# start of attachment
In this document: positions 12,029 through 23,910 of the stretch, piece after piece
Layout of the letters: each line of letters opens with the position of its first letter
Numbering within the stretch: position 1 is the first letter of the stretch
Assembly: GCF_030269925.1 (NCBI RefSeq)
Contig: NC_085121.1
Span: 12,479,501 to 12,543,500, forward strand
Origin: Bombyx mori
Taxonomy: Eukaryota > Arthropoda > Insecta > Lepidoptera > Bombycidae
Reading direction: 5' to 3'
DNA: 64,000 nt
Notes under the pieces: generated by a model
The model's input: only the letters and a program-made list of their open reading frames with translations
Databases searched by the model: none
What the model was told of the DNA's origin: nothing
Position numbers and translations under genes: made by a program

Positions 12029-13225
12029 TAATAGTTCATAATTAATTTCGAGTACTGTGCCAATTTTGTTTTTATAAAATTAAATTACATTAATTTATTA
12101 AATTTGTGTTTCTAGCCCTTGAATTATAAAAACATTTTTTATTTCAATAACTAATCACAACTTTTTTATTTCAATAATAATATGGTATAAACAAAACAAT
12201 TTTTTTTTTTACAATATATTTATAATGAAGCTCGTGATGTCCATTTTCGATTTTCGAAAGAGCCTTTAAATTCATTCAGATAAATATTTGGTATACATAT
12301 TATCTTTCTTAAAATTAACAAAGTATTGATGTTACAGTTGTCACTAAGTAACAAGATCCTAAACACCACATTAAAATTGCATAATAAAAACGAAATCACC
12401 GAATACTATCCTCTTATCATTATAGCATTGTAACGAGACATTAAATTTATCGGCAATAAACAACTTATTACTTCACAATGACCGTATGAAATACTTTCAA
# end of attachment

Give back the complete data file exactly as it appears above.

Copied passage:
In this document: positions 12,029 through 23,910 of the stretch, piece after piece
Layout of the letters: each line of letters opens with the position of its first letter
Numbering within the stretch: position 1 is the first letter of the stretch
Assembly: GCF_030269925.1 (NCBI RefSeq)
Contig: NC_085121.1
Span: 12,479,501 to 12,543,500, forward strand
Origin: Bombyx mori
Taxonomy: Eukaryota > Arthropoda > Insecta > Lepidoptera > Bombycidae
Reading direction: 5' to 3'
DNA: 64,000 nt
Notes under the pieces: generated by a model
The model's input: only the letters and a program-made list of their open reading frames with translations
Databases searched by the model: none
What the model was told of the DNA's origin: nothing
Position numbers and translations under genes: made by a program

Positions 12029-13225
12029 TAATAGTTCATAATTAATTTCGAGTACTGTGCCAATTTTGTTTTTATAAAATTAAATTACATTAATTTATTA
12101 AATTTGTGTTTCTAGCCCTTGAATTATAAAAACATTTTTTATTTCAATAACTAATCACAACTTTTTTATTTCAATAATAATATGGTATAAACAAAACAAT
12201 TTTTTTTTTTACAATATATTTATAATGAAGCTCGTGATGTCCATTTTCGATTTTCGAAAGAGCCTTTAAATTCATTCAGATAAATATTTGGTATACATAT
12301 TATCTTTCTTAAAATTAACAAAGTATTGATGTTACAGTTGTCACTAAGTAACAAGATCCTAAACACCACATTAAAATTGCATAATAAAAACGAAATCACC
12401 GAATACTATCCTCTTATCATTATAGCATTGTAACGAGACATTAAATTTATCGGCAATAAACAACTTATTACTTCACAATGACCGTATGAAATACTTTCAA